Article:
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Details of Grant 

EPSRC Reference: EP/W001748/1
Title: The shadow of turbulence: algorithms and applications
Principal Investigator: Papadakis, Professor G
Other Investigators:
Researcher Co-Investigators:
Project Partners:
Department: Aeronautics
Organisation: Imperial College London
Scheme: Standard Research
Starts: 01 April 2022 Ends: 30 September 2025 Value (£): 519,096
EPSRC Research Topic Classifications:
Control Engineering Fluid Dynamics
EPSRC Industrial Sector Classifications:
Aerospace, Defence and Marine
Related Grants:
Panel History:
Panel DatePanel NameOutcome
08 Jun 2021 Engineering Prioritisation Panel Meeting 8 and 9 June 2021 Announced
Summary on Grant Application Form
In many areas, ranging from aerodynamics to combustion and thermo-acoustics, design optimisation problems have been traditionally solved using a combination of steady Reynolds-Averaged-Navier-Stokes (RANS) solvers for flow prediction and adjoint methods for sensitivity analysis. However, when scale-resolving turbulent flow simulations are employed for flow prediction, existing adjoint algorithms diverge and therefore do not provide useful sensitivities. This is due to the chaotic nature of turbulence that produces exponentially diverging trajectories in phase space, a phenomenon popularly known as the `butterfly effect', which leads to unphysically large sensitivities. Trends in computing resources suggest that unsteady turbulent flow simulations will take an increasingly larger role in the future, gradually replacing RANS-based methods. This will improve the ability to predict unsteady phenomena in complex flows, but will leave a large gap in the design cycle, because existing adjoint methods for design and optimisation cannot be applied.

At the start of the previous decade, however, a paradigm-shifting approach for sensitivity analysis suitable for chaotic dynamics was proposed, which is based on the Shadowing Lemma, a fundamental result of dynamical systems theory. Shadowing-based adjoint methods prevent the exponential divergence of trajectories and can therefore provide accurate and realistic sensitivities in chaotic systems. This advance holds the unique potential to transform the engineering design practice as well as to accelerate fundamental turbulence research. However, existing implementations developed for generic chaotic systems, scale very poorly with Reynolds numbers, preventing their application for practical engineering flows. In addition, turbulent flows governed by the Navier-Stokes equations often violate fundamental assumptions utilised to prove the convergence of current shadowing-based algorithms and the relevance of these advances to turbulent fluid systems at present remains questionable.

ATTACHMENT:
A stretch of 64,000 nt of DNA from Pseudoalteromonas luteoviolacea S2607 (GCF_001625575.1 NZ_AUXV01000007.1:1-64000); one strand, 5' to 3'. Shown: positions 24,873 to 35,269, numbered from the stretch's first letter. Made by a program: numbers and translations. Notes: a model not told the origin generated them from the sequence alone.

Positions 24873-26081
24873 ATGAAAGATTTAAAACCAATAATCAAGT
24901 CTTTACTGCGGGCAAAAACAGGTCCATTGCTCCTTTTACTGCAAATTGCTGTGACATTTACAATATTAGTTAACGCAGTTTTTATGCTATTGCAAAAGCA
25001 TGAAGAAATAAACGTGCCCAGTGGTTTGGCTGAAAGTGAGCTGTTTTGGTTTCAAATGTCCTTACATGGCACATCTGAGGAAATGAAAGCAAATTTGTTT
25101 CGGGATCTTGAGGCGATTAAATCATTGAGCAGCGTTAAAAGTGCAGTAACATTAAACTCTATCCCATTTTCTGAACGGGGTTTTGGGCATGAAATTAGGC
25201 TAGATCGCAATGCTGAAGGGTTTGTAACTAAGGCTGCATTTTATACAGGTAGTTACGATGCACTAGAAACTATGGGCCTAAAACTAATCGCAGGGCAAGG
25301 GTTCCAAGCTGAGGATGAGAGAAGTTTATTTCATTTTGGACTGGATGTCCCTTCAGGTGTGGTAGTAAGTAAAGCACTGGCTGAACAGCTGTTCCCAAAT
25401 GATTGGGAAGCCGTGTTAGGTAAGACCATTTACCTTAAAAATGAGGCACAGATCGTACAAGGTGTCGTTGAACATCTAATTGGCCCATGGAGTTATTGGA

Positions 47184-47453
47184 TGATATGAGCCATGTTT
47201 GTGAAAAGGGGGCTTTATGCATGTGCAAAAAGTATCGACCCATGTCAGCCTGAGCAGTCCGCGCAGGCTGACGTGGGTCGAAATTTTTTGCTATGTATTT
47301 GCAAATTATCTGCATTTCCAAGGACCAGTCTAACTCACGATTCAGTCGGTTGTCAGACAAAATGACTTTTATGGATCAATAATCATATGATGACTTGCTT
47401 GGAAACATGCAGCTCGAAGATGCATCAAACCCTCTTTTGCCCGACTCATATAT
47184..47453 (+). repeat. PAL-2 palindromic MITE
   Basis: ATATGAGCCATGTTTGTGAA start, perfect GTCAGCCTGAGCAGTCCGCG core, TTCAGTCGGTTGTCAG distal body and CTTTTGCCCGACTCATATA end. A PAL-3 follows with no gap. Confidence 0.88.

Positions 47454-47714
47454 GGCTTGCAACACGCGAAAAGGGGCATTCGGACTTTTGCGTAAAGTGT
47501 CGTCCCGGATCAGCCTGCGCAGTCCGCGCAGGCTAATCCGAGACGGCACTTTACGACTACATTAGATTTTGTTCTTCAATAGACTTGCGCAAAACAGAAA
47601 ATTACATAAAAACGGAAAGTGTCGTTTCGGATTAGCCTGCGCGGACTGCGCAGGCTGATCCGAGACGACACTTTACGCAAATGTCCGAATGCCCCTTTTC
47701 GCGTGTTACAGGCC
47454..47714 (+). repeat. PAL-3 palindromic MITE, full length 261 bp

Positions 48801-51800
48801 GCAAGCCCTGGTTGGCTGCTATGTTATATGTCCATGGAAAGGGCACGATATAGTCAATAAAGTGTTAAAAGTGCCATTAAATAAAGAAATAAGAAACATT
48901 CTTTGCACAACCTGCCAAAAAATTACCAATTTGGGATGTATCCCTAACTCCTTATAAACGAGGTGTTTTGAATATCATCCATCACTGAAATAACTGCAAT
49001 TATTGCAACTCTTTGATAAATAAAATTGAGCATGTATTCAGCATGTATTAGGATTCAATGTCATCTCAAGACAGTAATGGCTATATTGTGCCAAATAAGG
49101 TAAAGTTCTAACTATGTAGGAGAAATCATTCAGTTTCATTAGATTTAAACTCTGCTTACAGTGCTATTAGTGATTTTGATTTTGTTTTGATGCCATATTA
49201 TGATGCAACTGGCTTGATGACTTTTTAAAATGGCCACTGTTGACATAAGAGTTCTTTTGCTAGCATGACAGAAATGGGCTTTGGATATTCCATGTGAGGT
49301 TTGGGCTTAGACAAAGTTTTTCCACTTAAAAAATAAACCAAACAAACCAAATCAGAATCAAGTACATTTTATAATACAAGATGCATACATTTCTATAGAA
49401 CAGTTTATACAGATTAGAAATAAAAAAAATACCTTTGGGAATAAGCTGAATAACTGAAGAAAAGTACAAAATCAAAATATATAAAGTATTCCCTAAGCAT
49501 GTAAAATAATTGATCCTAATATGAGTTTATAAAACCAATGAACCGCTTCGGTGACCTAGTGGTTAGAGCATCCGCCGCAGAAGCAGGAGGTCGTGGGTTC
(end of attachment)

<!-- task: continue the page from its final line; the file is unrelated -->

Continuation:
The ambition of this project is to break these challenges and develop the next-generation of tools that will enable researchers and practitioners to tackle design problems using scale-resolving simulations for flow prediction and optimisation. To this end, the project will leverage the expertise and track record of the groups at Imperial College London and University of Southampton. We plan to develop new shadowing-based adjoint algorithms that exploit structural properties of turbulent flows and therefore scale to real-world problems. The combination of recently developed turbulence analysis tools that allow for a compact description of the underlying dynamics together with shadowing-based sensitivity analysis is largely unexplored, yet it carries the potential to provide paradigm-shifting advances.

To demonstrate the potential of the newly developed tools, two optimisation problems in wall-bounded flows will be considered, namely flow reconstruction using data assimilation in transitional boundary layers and design of optimal heterogeneous compliant coatings for turbulent friction drag reduction in pressure-driven flows. These flows display a wide range of flow mechanisms and instabilities that are relevant to a variety of engineering applications. The expectation is that synthesising the insight obtained from these applications will pave the path to real-world design applications.
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